Create and Run Applications in Linux Containers

Create your application using Docker containers. Deploy and manage containerized applications on a proven, trusted platform.

Project Atomic introduces Atomic App — an implementation of the Nulecule specification, which lets you manage multi-container applications and orchestration metadata as easily as you manage RPMs.

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Atomic App

With Atomic App, you can use existing containers as building blocks for your new application product or project.

Databases, web servers, and other common components are vital parts of applications and services. Utilizing existing containers to provide these core infrastructure components lets you focus more on building the stuff that matters and less time packaging and setting up the common plumbing required.

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Nulecule /NOO-le-kyul/ (noun)

Nulecule is a made-up word meaning "the mother of all atomic articles". Sounds like "molecule". But different.

Also a specification for applications composed from multiple containers. Check it out on Github below, or read through the Getting Started -guide if you want to know more.

Learn more about Nulecule

Atomic Host

Based on proven technology either from Red Hat Enterprise Linux or the CentOS and Fedora projects, Atomic Host is a lightweight, immutable platform, designed with the sole purpose of running containerized applications.

To balance the need between long-term stability and new features, we are providing different releases of Atomic Host for you to choose from.

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Community News

Creating a Simple Bare Metal Atomic Host Cluster

Atomic host is a great technology for containerized applications. I like it especially on bare metal machines. In this post I will describe how to setup a simple Do-It-Yourself cluster consisting of three netbooted machines running docker over flannel. Flannel provides a NAT-less private network overlay. Through that network, application containers can easily reach any other containers within the cluster regardless of which machine they run on.

We use three machines called a1, a2, and a3. Let’s designate static IP addresses to them.

  • a1:
  • a2:
  • a3:

We install atomic host OS on these machines via netboot from another host. Let’s call that host boothost. It holds all installation and configuration files. We set up an unattended installation and configuration using kickstart and cloud-init.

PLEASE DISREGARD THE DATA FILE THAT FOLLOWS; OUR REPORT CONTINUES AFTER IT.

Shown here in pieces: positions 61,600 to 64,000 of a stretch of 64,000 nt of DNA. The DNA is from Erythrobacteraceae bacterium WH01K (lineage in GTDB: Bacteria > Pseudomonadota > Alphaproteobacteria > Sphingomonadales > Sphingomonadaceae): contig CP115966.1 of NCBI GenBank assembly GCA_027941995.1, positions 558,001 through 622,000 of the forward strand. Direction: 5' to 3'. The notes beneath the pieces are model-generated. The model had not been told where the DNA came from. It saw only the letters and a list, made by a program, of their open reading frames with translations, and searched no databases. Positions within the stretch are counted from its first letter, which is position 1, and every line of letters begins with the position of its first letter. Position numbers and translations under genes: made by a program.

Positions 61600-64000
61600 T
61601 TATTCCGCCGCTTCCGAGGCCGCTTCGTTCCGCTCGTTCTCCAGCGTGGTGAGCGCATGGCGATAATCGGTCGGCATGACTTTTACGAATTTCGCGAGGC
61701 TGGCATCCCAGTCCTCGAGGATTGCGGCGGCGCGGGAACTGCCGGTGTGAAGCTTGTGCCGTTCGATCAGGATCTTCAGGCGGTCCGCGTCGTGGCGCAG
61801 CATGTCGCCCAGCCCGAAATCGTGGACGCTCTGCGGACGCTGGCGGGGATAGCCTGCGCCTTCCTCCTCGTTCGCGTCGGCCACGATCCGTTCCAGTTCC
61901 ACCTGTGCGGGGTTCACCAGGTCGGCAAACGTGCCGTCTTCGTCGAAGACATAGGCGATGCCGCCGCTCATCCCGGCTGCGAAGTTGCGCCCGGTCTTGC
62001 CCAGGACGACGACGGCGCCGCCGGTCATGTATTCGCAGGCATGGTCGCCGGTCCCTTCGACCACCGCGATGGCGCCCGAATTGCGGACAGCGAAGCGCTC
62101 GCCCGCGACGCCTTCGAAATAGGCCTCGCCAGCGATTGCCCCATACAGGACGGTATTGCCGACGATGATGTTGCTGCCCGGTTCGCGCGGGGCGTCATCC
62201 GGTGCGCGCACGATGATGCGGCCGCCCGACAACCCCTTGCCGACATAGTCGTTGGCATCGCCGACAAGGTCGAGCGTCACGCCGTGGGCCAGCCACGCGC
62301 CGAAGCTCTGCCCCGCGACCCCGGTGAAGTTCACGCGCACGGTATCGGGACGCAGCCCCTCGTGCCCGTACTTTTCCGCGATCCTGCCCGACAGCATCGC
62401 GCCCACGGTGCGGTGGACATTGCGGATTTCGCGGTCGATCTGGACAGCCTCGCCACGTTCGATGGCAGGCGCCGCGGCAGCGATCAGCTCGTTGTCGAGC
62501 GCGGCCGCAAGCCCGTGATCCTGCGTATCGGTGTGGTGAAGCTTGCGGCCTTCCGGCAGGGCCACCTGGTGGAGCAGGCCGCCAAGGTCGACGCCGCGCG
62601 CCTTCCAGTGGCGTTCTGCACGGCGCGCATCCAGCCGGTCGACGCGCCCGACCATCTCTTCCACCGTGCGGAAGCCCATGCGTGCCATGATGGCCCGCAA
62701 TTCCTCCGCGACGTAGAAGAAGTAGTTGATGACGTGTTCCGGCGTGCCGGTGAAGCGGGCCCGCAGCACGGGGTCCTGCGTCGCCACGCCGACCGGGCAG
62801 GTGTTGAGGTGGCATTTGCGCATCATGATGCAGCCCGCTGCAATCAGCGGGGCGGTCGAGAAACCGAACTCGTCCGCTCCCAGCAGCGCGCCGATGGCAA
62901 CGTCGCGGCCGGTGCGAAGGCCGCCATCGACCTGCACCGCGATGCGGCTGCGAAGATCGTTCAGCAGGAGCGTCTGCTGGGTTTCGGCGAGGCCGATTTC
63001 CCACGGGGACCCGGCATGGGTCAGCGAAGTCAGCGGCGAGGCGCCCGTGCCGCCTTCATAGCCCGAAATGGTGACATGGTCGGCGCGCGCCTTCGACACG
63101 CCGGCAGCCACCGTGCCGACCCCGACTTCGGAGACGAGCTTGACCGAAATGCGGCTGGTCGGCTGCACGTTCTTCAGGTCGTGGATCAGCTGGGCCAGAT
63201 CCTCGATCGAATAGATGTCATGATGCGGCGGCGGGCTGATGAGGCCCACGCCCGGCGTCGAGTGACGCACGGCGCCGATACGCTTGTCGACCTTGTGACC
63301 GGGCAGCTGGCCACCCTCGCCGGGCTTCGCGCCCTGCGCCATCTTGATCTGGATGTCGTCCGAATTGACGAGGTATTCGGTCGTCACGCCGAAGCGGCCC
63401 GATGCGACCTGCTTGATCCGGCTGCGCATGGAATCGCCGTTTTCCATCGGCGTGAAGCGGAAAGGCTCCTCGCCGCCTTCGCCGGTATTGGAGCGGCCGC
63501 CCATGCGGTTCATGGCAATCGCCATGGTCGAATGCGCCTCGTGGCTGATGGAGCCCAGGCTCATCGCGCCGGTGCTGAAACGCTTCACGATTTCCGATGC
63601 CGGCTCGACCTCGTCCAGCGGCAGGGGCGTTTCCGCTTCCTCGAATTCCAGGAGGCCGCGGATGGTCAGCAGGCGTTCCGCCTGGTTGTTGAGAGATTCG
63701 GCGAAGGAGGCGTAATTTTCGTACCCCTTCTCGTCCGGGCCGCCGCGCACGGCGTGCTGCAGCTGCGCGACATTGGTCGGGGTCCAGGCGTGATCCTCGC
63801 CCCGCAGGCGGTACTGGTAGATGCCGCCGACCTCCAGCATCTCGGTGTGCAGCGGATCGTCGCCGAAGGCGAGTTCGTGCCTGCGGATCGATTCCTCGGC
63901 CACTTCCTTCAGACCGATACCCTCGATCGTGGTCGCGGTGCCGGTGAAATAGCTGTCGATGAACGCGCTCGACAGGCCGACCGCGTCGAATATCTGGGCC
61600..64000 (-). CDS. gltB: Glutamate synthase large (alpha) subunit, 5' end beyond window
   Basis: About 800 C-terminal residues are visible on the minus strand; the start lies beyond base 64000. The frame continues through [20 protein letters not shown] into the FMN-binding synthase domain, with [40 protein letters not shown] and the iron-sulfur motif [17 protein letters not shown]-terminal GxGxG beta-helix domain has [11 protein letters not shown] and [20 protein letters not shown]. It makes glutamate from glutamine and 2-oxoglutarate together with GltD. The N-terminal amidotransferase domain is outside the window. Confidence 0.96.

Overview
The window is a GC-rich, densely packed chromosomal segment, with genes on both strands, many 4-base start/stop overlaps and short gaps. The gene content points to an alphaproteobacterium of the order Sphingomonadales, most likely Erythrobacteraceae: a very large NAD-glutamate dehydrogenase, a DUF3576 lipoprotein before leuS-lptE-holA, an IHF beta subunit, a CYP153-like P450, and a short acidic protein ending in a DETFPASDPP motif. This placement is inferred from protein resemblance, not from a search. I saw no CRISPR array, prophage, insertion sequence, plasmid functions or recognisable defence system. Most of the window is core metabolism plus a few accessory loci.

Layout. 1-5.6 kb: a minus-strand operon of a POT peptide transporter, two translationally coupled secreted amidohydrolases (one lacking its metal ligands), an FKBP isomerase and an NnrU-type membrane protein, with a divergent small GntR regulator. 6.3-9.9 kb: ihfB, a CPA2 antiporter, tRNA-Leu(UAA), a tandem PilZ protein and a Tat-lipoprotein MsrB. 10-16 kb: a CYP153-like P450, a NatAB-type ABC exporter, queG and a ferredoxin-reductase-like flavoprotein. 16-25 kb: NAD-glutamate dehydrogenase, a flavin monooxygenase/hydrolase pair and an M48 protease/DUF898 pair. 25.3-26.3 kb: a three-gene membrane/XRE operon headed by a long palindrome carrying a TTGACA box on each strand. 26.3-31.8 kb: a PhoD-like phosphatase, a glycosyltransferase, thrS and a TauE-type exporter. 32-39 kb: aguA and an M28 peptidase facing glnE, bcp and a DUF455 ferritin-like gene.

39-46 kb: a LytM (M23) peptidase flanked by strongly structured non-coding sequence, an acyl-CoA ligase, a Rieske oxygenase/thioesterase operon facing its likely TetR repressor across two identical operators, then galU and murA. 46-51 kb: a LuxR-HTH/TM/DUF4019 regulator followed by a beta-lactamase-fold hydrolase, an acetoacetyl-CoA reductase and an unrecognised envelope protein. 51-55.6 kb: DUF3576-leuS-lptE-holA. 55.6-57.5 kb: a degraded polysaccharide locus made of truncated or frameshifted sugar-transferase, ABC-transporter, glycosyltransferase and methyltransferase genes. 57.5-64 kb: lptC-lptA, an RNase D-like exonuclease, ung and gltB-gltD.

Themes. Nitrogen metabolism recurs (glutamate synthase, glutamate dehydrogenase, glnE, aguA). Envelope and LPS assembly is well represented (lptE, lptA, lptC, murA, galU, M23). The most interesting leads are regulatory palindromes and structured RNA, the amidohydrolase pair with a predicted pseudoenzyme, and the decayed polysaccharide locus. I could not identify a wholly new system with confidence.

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Friends Don't Let Friends Run Docker on Loopback in Production

I’ve heard negative things about the Fedora|CentOS Docker storage configuration in the past, and while manning the Red Hat booth in San Francisco at DockerCon last week, I spoke to a number of people who’ve experienced these storage issues themselves.

Much of the trouble, I think, boils down to how Docker in Fedora and CentOS have shipped with a storage configuration that optimizes for a convenient getting started experience that can lead to inconvenience down the road.

I’ll cover how to reconfigure your Docker installation w/ better-performing storage, but first, a bit of background:

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Project Atomic Online Meetup Wednesday

Still wondering what this Atomic stuff is all about? Want a quick primer on Project Atomic?

Join us on Wednesday at 2 p.m. Eastern for a high level introduction to Project Atomic and its components. We’ll look at all the pieces of Atomic, from Atomic Host, to rpm-ostree, the Atomic command (/usr/bin/atomic), Nulecule, and Atomic App.

The event is hosted on BlueJeans, you can view the event using your Browser (a plugin is required for Firefox) or using the BlueJeans app on iOS or Android.

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Using Volumes with Docker can Cause Problems with SELinux

When using SELinux for controlling processes within a container, you need to make sure any content that gets volume mounted into the container is readable, and potentially writable, depending on the use case.

By default, Docker container processes run with the system_u:system_r:svirt_lxc_net_t:s0 label. The svirt_lxc_net_t type is allowed to read/execute most content under /usr, but it is not allowed to use most other types on the system.

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